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  2. What beautiful writing here, such deep and rich thoughts about living a life with Christ really the great poet, parable speaking, brush stroke artist! I also wish to not live the Western way..that really resonated with me! I wanted to mention you mentioned some of Buddhism has a hint of King David. I have a friend who wrote a book that had a very strong thesis that Buddha was influenced by Solomon..in fact one of his books he has their similar quotes compared on opposite pages! Fascinating! I really enjoyed the thoughtfulness in your writing!

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    • Thank you so much. I was a little unsure about where this post took me, but felt good about it when I finished. That is really interesting about Buddha and Solomon. World Help founder Vernon Brewer has been really speaking out about what is going on in the Middle East and the what the Biblical response of the Western church should be. I highly reccomend a goggle search on him or World Help. Thanks for commenting! It means a lot.
      Cheers,
      Leah

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  3. This really spoke to me as I have been struggling with the institution for 2 years now. Corporate worship is so hard for me, yet I feel I need it. I am dragging myself along this way bit by bit.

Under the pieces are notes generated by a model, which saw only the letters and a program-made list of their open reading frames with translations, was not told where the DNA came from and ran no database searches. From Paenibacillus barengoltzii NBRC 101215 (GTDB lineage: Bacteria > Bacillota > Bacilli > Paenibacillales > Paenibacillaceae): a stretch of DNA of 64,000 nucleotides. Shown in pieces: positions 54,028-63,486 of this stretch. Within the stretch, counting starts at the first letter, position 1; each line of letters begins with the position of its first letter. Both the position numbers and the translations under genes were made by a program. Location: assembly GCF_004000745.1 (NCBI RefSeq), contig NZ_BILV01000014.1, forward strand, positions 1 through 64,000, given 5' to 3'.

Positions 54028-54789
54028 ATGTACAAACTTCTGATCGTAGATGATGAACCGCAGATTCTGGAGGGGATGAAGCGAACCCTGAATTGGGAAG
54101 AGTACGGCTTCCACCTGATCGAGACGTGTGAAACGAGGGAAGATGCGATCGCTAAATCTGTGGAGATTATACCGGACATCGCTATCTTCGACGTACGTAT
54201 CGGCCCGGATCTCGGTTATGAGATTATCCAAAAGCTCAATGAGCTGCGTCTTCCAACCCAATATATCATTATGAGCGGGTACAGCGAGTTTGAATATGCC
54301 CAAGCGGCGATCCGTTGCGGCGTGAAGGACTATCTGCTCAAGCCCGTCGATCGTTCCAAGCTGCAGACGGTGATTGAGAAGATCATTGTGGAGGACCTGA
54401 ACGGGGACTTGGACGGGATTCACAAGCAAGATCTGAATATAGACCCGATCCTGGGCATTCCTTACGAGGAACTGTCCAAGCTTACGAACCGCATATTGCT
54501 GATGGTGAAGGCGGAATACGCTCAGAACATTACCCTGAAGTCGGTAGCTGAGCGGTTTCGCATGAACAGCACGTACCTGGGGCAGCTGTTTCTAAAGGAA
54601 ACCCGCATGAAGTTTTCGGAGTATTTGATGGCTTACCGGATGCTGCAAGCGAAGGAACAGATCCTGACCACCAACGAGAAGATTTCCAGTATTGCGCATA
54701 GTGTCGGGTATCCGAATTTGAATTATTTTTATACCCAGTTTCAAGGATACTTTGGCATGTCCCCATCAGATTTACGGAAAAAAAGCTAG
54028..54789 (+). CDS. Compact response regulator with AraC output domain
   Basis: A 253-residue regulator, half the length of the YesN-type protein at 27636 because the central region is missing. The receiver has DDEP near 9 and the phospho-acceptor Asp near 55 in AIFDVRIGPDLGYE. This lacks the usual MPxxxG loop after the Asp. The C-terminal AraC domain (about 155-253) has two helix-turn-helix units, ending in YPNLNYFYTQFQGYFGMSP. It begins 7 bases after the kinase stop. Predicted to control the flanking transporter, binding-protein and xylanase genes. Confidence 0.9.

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    • Micey,
      The church is the body…we know that. But there is a greater presence when more are gathered in His name. Tim and I’s caveat about corporate worship, the formal, “going to Church” thing, is that The Presence has to be there, or it is pointless. There is something to be said amount rhythm in our days too. Honoring the Sabbath by worshiping with believers week in week out, is a gift to us. I recently told a friend that we expect way too much out of what that hour and half is supposed to do and feed us. I am not a big church attender either. We go on the Sabbath that is it except for intercession prayer. If you go expecting the Presence, and willing to give grace to the other members of the body, I know The Lord will honor that.
      Cheers,
      Leah

      Like